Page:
This week is Depression Awareness Week. It’s been suggested by some that mental health has been somewhat neglected when compared to physical health, which has led to it being labelled the ‘Cinderella service’ of the health service. However, over the last couple of years, things have begun to change. More and more people are waking up to the fact that good mental health is fundamental to good physical health.
This is due in part to courageous people like Ruby Wax, who has been outspoken about her depression, and Norman Lamb MP, who has placed a big emphasis on parity of esteem. Initiatives such as Time to Change, which is England’s biggest programme aiming to challenge mental health stigma and discrimination, have also encouraged openness about mental health.
One in four of us will suffer from a mental health condition at some point in our lives, but the way we manage the illness can make all the difference. Depression can strike at any point in a person’s life and can have devastating consequences. However, it is the way we take charge of the condition that can have an impact in management and recovery.
Fit for Work is there to support people every step of the way. If you are in work and struggling to cope, or have been off work for four weeks or more, Fit For Work will signpost you to services that will help you overcome the obstacles that are hindering your recovery. You will receive a step-by-step plan to help you return to work, as well as support through potentially tricky conversations with your employer about your health and absence.
It’s not just employees who need to empower themselves and take the first step – organisations must take strides to improve as well. Surprisingly, a large majority of companies (particularly SMEs), according to a survey by The Shaw Trust, don’t have a mental health policy.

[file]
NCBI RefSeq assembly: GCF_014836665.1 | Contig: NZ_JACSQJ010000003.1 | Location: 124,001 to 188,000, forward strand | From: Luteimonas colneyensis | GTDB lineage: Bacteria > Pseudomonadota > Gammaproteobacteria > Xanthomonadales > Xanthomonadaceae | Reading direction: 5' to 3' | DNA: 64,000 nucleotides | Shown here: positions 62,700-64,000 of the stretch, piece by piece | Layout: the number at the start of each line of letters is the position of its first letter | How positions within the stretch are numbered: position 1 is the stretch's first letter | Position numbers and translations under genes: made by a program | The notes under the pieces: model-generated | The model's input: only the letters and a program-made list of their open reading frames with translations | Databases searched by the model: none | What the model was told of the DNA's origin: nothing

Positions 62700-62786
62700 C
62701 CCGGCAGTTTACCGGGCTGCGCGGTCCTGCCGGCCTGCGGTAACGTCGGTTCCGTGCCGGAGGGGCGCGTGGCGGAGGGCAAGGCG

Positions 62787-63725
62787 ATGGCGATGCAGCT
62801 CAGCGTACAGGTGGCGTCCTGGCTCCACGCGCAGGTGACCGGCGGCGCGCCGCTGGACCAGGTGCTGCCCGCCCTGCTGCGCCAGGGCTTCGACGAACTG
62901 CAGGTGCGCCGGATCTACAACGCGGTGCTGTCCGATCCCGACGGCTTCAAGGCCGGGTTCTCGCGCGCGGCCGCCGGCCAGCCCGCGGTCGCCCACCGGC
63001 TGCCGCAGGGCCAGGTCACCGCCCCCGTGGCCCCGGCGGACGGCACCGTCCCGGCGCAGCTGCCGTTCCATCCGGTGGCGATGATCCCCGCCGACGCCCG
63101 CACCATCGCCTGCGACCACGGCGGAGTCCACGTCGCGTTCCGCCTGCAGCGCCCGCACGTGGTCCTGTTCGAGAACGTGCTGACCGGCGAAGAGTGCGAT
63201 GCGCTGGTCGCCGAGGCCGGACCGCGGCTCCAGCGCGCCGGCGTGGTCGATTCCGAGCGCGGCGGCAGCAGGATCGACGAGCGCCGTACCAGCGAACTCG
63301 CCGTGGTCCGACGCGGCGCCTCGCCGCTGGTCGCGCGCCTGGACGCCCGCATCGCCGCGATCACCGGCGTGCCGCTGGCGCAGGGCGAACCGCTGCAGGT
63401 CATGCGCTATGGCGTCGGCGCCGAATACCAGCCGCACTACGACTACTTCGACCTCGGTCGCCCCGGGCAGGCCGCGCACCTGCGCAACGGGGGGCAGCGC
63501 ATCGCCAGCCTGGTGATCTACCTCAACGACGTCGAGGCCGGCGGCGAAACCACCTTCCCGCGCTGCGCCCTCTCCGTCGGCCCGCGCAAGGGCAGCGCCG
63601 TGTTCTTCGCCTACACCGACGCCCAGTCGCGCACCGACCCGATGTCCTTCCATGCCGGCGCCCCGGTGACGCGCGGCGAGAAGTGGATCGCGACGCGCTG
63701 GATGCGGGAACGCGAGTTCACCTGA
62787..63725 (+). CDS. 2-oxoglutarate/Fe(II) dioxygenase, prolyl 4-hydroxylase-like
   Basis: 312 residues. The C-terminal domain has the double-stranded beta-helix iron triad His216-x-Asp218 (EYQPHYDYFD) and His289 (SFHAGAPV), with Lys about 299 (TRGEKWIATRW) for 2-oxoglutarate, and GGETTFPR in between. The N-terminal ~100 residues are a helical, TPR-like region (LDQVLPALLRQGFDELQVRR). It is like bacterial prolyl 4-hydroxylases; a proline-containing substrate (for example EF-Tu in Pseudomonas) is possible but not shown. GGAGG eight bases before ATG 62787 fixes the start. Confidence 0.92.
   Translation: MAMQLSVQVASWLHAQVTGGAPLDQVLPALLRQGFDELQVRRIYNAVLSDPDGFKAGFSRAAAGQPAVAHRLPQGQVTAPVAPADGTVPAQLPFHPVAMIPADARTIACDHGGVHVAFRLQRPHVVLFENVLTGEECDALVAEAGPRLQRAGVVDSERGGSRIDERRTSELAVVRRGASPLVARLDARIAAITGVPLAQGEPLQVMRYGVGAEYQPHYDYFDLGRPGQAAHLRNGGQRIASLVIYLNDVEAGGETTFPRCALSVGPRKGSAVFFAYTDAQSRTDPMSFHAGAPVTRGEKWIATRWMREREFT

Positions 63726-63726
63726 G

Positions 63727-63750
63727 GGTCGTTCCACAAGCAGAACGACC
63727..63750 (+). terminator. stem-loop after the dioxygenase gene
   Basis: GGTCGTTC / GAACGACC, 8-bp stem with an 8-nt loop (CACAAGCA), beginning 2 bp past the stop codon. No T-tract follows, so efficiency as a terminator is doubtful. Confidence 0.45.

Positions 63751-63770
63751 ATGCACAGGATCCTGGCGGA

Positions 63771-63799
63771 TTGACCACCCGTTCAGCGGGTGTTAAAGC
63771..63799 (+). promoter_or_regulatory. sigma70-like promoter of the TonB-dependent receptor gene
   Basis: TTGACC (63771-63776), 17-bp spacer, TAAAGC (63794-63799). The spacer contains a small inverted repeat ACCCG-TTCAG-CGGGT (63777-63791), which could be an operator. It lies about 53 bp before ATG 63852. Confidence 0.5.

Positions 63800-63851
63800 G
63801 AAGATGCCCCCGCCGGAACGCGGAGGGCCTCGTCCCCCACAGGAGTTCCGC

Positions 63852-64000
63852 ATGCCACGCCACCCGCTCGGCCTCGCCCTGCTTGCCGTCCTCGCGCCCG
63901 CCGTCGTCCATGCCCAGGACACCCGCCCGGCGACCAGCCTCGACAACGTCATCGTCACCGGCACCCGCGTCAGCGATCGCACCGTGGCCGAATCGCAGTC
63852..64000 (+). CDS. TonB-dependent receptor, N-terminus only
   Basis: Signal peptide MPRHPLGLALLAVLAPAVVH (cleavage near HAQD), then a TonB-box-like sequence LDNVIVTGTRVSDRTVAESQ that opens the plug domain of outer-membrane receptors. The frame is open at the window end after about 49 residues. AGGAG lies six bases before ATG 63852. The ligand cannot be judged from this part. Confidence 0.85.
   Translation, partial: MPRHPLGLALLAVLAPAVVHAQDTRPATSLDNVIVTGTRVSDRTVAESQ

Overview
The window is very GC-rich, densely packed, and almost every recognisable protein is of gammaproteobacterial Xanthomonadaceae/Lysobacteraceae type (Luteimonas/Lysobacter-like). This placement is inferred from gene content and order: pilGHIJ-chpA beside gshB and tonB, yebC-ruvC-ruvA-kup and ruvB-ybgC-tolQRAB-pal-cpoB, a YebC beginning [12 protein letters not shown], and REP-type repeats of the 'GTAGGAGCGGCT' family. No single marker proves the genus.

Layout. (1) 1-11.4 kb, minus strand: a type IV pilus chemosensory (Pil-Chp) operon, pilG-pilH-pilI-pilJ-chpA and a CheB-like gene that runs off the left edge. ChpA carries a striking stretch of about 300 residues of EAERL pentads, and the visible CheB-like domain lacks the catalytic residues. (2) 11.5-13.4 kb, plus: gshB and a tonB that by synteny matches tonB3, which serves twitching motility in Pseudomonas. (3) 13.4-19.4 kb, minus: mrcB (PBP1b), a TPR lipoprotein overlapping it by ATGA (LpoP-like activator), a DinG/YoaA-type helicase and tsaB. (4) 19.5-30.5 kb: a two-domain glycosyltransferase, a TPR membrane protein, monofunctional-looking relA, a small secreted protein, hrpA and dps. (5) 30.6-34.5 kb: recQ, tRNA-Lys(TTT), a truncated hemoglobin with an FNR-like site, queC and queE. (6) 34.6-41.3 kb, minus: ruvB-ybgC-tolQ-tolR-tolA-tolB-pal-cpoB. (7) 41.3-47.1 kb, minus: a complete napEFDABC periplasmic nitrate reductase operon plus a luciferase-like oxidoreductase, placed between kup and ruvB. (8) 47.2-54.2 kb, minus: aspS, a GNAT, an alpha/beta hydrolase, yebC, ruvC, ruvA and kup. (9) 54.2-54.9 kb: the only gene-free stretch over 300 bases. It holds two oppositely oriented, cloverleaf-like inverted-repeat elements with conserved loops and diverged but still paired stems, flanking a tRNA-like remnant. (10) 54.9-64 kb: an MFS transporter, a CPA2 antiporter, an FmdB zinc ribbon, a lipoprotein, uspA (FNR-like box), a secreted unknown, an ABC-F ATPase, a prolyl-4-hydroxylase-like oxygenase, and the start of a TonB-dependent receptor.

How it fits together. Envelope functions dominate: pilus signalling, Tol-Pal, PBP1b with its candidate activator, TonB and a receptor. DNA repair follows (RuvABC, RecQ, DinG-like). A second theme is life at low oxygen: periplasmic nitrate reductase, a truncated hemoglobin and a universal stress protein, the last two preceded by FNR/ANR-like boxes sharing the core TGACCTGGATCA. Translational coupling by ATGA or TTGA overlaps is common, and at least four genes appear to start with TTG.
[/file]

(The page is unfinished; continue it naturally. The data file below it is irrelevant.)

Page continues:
If you are an employer, Fit for Work is here to support your company, and help you support staff who may be experiencing depression. The Fit for Work website is full of useful information to help you engage with employees who are on long-term sick leave, and manage their return to work.
Organisations shouldn’t be afraid of talking about mental health – the more everyone talks about it, the less stigma will be attached to it. A CIPD report found that less than half of employees felt comfortable talking to their employer about their mental health, which can cause people to conceal their mental health conditions rather than receiving the support they need. It’s important for employers and managers to try to create a supportive and open workplace environment in which everyone feels comfortable talking about illnesses or other issues.
Managers need to learn to recognise the signs and symptoms of someone with a mental illness. The charity SANE has created a very simple signs and symptoms guide, which can help people identify staff members who may need an extra bit of support.
To find out more about how Fit for Work can support you, whether you are a GP, and an employer, a manager or an employee, visit the Fit for Work website.